Dahab is a long way from the protests going on in Cairo and the industrial and port cities of Ismailia and Suez, where the outward expression of political dissatisfaction has spread, are a different world from this relaxed little resort town.
Hosni Mubarack is rumoured to be nearer by but he shows his lack of taste by staying in Sharm rather than Dahab.
The sense that we are in a country going through major political upheaval is subtle and so far has mostly come from the absence of rights or privileges we would take for granted at home. We are far enough from Cairo that it is unlikely we will get caught up in a riot, we won’t feel a policeman’s baton on our heads or have to escape from an alight building. The worst thing that has happened to us is we have been inconvenienced by being cut off from Twitter and English language news on our iPod. I might not be able to post this article when I choose.
Until it occurred to us we could get news via traditional media (I know, so 2008), reading this outside of the country you probably knew more about the big picture than we did.
A few days ago we learnt what choking is. I’m not referring to the sort of choking that turns you blue and requires a Hiemlich manouvre but a term Twitter uses when its limits are being exceeded.
I often use TweetDeck to follow and communicate on Twitter. If you are not familiar with the software it allows users far more flexibility and to open up searches. Not long after arriving in town I opened the #dahab and #egypt search threads.
On January 25th the ‘egypt’ search sped up dramatically. Tweets that ordinarily could take several hours to move from initial viewing at the top of the search inquiry to disappearing from view at the bottom started taking a few seconds. Protesters were tagging ‘egypt’ alongside the primary ‘jan25’ search string to organise their subversion of National Police Day, a public holiday to celebrate the force’s role in the revolution against the British.
Things have changed considerably since then. Arrogance, torture and corruption have eroded most of the good will the population feels towards a police force whose primary role today is perceived to be the propping up an unpopular despotic government, preventing the aspirations of the many for the will of the few.
Demonstrations in Egypt had until now been small. Journalists covering these events for long enough soon start to recognise the same faces at each demo; the police usually outnumber the regular couple of hundred protesters.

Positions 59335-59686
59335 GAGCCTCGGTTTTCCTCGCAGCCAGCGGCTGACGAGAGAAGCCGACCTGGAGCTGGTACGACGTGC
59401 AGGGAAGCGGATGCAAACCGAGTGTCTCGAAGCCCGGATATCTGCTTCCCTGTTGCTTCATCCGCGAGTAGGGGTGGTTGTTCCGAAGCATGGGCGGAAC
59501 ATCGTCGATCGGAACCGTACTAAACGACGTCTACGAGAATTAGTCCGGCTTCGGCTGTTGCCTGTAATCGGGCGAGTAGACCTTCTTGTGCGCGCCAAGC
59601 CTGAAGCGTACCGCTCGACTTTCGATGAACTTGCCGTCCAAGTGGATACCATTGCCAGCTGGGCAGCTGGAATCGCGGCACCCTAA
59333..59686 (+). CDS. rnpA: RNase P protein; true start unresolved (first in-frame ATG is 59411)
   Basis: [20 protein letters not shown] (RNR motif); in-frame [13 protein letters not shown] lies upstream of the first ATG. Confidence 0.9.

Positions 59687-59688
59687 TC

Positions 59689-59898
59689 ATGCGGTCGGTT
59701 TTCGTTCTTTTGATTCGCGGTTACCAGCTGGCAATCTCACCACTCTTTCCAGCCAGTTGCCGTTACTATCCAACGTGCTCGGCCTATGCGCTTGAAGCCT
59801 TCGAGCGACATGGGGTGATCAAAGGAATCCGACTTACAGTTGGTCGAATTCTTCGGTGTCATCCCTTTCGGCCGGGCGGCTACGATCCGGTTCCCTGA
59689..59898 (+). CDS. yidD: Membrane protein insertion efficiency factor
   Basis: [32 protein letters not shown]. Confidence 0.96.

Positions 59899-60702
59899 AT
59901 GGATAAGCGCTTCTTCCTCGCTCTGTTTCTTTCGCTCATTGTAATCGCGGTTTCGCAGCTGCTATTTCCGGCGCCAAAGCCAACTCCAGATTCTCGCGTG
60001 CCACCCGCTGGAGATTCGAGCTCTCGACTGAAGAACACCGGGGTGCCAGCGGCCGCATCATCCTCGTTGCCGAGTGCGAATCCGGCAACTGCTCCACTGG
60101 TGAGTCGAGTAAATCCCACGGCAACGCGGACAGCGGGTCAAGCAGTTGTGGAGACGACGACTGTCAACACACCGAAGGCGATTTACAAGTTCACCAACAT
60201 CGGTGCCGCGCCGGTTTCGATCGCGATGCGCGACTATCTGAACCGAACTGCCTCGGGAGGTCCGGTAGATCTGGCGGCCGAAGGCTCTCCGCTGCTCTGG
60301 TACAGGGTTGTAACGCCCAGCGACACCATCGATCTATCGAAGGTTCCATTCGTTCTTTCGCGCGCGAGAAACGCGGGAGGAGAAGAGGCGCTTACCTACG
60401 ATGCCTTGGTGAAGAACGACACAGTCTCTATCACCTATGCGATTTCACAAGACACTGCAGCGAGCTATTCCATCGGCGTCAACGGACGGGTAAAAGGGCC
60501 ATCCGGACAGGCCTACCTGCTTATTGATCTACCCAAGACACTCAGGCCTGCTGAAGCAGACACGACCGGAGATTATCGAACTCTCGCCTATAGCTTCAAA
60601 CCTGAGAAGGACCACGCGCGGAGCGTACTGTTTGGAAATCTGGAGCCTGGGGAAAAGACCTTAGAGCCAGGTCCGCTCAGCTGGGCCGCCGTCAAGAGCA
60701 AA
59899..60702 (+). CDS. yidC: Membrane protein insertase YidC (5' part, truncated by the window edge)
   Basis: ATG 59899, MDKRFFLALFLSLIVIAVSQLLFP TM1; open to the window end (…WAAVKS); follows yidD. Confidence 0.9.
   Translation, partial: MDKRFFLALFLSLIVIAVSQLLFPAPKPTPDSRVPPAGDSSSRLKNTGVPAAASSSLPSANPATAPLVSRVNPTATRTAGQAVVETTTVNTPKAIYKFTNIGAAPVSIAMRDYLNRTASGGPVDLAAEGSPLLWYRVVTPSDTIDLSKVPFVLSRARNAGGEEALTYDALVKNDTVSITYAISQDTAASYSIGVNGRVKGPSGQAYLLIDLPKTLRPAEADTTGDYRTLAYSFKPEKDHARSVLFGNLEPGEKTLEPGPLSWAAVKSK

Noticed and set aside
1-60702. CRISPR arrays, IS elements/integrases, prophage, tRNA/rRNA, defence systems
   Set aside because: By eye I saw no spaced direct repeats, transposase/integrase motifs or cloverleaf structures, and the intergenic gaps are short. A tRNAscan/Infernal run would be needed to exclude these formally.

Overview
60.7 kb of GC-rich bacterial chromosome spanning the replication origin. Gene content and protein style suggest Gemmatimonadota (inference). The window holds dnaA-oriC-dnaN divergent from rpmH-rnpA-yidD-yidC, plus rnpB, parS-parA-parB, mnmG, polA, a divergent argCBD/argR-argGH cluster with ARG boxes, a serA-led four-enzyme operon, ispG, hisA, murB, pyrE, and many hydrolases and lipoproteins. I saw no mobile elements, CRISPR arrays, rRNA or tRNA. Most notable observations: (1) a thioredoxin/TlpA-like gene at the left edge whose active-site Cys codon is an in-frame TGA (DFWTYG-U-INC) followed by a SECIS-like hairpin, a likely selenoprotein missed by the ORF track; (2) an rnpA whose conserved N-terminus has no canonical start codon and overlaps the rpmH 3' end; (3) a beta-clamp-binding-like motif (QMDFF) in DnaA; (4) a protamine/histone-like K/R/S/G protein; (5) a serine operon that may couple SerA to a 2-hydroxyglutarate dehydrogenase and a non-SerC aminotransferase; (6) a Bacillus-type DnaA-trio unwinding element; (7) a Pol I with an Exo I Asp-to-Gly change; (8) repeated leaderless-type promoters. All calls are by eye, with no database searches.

By around 4pm local time Twitter stopped working but came on again a few hours later. If I used Facebook I would probably have noticed the same part time censorship in effect there.
WiFi is prevalent in Dahab. It’s available in our guest house and almost all others. We can connect to the outside world in the restaurants we eat in, the bars we drink and smoke a sheesha in. In the early hours of the 28th this changed when the internet was shut down across Egypt in an attempt to counter expected ante upping Friday protests. Other than a few snatched scenes on Egyptian news channels, as we go in and out of certain shops, we have been in the dark since then.
We have avoided discussing the situation too much with Egyptians unless it has been brought up first. Partly this is out of a desire not to cause unintended offence, partly it is an awareness that, as westerners, we have a tendency to foist our opinions on others and we want to listen, not talk. Talking first also holds the danger that we don’t know the political opinions of those we are speaking to and blurting out support for change might not be welcomed by everybody.
Most Egyptians we have spoken to do want change but are aware of and concerned about the pain that this will entail. In this chilled out town the biggest public expression of political thought we have seen so far has been a short message, ‘we want change,’ written on a restaurant menu board.
The town doesn’t feel that much different to our last visit five years ago, though more subtle signs than that given above suggest things are not entirely normal here.
It is not uncommon to walk through the streets of Dahab, or any other Arab town or city, and after a few questions about our background to be greeted with ‘welcome’. On Thursday we had our first ‘go home’.*
* Though the person who said this is a bit of a misery guts anyway, even before we showed we might have minds of our own and an ability to choose unaided where we want to eat each night. I am still unsure if his desire for us to leave is out of concern or dislike.
Update: The internet came back on today and coincided with the situation rapidly changing in Egypt. Other than rumours that food is running low Dahab, if anything, is even quieter as new tourists are not coming in to top up those that have left.